Diseases of PNS
A patient with sinus infection develops chemosis, B/L proptosis and fever, the diagnosis goes in favor of: [AIIMS May 2011]
|A||Lateral sinus thrombosis|
|B||Frontal lobe abscess|
|C||Cavernous sinus thrombosis|
Cavernous sinus thrombosis is a complication of orbital cellulites (As explanation in Ans. 18)
Cavernous SINUS INFECTION Route of Spread
a. Ethmoid sinus (most common) via ophthalmic veins
b. Sphenoid sinus by direct spread.
c. Frontal sinus via supraorbital and ophthalmic veins.
d. Orbit by ophthalmic veins.
e. Upper lidvia Angular vein and ophthalmic veins.
f. Ear by petrosal venous sinuses.
a. Onset is abrupt with fever, chills and rigor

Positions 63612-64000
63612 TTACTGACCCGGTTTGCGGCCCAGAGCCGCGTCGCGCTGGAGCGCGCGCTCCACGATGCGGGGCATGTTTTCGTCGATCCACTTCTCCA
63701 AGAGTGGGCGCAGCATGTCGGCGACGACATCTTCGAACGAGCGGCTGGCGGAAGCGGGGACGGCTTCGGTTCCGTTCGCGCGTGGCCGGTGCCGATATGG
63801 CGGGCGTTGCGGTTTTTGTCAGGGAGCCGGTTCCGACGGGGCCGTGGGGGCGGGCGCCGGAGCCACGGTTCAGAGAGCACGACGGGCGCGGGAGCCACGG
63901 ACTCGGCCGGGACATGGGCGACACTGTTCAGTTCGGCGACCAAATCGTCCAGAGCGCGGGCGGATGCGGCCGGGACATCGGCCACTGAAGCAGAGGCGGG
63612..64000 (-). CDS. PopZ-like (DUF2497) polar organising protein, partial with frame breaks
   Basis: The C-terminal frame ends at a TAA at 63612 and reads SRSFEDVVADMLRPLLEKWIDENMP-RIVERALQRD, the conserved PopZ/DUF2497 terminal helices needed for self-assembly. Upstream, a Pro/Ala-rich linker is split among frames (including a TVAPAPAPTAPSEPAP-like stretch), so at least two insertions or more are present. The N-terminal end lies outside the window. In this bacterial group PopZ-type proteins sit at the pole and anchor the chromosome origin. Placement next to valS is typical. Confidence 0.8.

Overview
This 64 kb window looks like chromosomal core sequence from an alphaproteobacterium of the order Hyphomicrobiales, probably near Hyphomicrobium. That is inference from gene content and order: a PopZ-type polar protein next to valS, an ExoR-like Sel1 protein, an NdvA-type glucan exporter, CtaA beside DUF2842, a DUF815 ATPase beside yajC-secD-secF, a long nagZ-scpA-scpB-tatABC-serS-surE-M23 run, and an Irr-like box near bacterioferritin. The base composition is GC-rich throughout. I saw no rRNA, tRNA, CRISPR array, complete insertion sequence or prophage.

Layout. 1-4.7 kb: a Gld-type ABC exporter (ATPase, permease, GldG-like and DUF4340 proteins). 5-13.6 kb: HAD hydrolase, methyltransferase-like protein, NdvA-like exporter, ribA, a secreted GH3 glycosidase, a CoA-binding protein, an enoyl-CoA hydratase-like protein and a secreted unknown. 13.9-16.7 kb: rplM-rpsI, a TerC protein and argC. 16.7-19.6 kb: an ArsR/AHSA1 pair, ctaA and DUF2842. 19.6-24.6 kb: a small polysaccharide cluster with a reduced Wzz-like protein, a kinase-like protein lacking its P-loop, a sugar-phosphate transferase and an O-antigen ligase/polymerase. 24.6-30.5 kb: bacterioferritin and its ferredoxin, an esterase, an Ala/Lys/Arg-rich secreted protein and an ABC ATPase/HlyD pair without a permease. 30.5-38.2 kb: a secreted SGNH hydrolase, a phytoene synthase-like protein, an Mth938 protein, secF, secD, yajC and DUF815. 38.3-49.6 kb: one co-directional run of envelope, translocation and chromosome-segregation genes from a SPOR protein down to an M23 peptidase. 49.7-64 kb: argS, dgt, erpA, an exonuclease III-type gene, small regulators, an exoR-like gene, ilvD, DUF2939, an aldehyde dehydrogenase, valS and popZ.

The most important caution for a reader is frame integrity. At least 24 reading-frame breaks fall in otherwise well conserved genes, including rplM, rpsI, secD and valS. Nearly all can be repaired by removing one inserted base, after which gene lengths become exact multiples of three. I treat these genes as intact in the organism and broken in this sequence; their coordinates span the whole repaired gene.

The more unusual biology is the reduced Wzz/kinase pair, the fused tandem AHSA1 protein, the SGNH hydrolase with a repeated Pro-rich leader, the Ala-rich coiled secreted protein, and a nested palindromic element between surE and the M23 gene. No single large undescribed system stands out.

b. It is bilateral
c. Involvement of IlIrd, IVth, Vth and Vlth cranial nerves
d. Chemosis of conjunctiva
e. Proptosis of the eye with limited movements
g. Pupils are dilated and fixed
h. Decreased vision
i. Decreased sensation in distribution ofVth.nerve (ophthalmic division)
j. Progressive ophthalmoplegia (specially for lateral gaze)
It is a life-threatening condition. Antibiotics are given in high doses for 4-6 weeks.
a. The incidence of all orbital complications including cavernous sinus thrombosis are common in pediatric age group.
b. Visual problems are present from stage III onward of orbital cellulitis . from stage of abscess formation.
c. Orbital complications are almost always secondary to ethmoid rhinosinusitis but may occur with frontal rhinosinusitis also.